Kerry repeatedly mocked Bush’s contention that he had formed a strong alliance with other countries and he accused the president of confusing the difference between the war on terrorism and the war in Iraq.

“You know, the president says he’s a leader,” Kerry said. “Well Mr. President, look behind you, there’s hardly anyone there. It’s not leadership if we haven’t built the strongest alliance possible and if America is going almost alone.”

Kerry’s speech was a response to Bush’s Monday address in New Jersey that accused the senator of engaging in a mentality of “retreat” and “defeatism” that would make the country less safe. As he fought back, Kerry offered a broad and scathing attack of Bush’s handling of homeland security, threats from North Korea and Iran, as well as his failure to put in place the recommendations of the Sept. 11 commission.

Kerry said his election could return the world’s respect to the nation.

“Our troops are the best-trained, best-led forces in the world, and they have been doing their job honorably and bravely. The problem is the commander in chief has not been doing his,” Kerry said. “If President Bush cannot recognize the problems in Iraq, he will not fix them. I do recognize them and I will fix them.”

In Mason City, Bush criticized recent remarks by Kerry adviser and former Clinton-administration U.N. Ambassador Richard Holbrooke as a symbol of the minimalist attitude of the Democrats. Holbrooke was recently quoted in the New York Times Magazine as saying “we’re not in a war on terror in the literal sense” and said it was a metaphor in the same sense as the “war on poverty.”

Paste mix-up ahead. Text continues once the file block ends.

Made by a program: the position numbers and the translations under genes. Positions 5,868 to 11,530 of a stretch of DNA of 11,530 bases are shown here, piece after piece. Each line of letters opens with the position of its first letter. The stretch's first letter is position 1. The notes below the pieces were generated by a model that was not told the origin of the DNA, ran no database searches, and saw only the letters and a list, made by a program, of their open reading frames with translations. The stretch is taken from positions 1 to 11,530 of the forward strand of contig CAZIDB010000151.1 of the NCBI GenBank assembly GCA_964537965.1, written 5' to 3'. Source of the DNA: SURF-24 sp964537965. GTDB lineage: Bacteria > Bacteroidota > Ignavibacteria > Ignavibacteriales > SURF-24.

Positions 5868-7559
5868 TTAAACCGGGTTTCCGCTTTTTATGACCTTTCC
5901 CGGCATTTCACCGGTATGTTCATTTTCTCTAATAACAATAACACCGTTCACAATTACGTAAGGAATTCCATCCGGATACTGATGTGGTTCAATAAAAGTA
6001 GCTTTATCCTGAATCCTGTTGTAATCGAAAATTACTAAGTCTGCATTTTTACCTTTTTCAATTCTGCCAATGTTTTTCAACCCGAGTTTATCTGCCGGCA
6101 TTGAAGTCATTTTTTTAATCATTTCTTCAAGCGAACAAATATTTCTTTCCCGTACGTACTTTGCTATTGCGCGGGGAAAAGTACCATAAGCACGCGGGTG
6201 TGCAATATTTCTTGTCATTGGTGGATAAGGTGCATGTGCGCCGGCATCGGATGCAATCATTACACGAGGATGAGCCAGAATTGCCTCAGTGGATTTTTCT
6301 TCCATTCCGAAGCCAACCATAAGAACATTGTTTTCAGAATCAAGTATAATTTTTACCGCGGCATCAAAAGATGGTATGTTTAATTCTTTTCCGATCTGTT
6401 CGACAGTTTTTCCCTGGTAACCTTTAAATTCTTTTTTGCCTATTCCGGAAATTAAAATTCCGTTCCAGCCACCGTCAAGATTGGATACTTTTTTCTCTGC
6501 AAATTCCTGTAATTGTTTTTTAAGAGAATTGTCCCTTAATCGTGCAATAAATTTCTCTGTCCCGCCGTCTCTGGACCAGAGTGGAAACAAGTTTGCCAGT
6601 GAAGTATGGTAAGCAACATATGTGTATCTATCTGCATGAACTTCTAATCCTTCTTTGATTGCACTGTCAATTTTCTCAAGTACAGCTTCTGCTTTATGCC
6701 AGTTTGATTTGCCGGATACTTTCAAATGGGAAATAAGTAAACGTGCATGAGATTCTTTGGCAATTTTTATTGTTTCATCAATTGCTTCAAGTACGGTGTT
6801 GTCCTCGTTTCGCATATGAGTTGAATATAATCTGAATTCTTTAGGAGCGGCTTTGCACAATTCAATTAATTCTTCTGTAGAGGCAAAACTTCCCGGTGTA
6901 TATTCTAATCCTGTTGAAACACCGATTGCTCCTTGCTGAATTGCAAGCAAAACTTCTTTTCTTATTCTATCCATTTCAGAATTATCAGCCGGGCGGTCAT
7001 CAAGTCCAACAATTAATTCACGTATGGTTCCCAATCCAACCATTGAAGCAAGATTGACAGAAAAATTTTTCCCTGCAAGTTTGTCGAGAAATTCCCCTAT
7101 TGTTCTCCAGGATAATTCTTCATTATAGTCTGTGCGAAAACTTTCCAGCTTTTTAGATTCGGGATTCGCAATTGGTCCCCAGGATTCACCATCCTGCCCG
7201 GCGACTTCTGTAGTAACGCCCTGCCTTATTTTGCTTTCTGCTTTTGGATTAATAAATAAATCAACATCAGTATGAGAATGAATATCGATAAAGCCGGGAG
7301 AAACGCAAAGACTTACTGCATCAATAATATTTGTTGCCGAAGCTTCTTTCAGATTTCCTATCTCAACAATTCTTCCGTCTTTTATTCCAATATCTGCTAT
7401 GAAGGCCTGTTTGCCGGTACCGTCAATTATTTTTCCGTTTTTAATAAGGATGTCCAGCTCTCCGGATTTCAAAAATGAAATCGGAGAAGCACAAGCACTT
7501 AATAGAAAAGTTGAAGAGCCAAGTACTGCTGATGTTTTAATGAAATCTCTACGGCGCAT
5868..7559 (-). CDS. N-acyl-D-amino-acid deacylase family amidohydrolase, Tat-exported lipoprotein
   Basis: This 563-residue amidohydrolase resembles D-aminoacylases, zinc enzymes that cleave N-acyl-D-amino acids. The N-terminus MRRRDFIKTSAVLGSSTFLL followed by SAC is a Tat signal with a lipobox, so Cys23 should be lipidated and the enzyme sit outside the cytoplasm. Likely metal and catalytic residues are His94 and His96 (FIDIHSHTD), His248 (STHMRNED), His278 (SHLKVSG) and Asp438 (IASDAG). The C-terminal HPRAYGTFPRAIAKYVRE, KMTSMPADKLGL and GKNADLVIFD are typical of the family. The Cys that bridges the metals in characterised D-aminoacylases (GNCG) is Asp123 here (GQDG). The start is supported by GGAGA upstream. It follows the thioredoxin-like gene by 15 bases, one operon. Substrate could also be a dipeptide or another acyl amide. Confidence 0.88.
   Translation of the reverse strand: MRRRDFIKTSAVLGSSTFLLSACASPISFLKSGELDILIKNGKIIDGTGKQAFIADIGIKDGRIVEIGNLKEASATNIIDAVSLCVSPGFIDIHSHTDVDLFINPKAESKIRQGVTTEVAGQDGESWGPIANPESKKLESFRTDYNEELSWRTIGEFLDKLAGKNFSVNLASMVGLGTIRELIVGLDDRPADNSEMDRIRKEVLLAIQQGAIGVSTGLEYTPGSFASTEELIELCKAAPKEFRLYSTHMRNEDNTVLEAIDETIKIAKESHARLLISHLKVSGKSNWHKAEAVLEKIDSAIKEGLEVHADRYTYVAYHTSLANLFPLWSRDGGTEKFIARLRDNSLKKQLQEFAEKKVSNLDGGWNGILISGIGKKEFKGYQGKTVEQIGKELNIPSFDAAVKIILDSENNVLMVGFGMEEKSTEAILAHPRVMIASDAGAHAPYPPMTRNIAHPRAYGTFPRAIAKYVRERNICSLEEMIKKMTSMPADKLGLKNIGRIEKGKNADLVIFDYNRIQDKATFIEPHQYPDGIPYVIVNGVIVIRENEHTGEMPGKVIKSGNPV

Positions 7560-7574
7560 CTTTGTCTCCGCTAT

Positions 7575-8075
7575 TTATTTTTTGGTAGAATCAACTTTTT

“Confusing food programs with terrorist killings reveals a fundamental misunderstanding of the war we face, and that is very dangerous thinking,” Bush said.

“The next commander in chief must lead us to victory in this war, and you cannot lead a war when you don’t believe you’re fighting one,” the president said.


Bush was also criticized Wednesday for sending his national security adviser, Condoleezza Rice to make speeches in political battleground states such as Florida, Pennsylvania and Ohio in the run-up to the election, an unorthodox activity for a national security adviser.

“George Bush will go to any length to cling to power, even if it means diverting his national security adviser from doing her job,” said Sen. John Edwards, Kerry’s running mate.

Bush spokesman Steve Schmidt accused the Kerry campaign of engaging in “another misleading and baseless attack.”

“It’s totally appropriate for the national security adviser to speak to Americans about the war on terror,” he said. “The national security adviser is not engaged in partisan activity.”

(c) 2004, Chicago Tribune.

Visit the Chicago Tribune on the Internet at http://www.chicagotribune.com/

Distributed by Knight Ridder/Tribune Information Services.


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AP-NY-10-20-04 2034EDT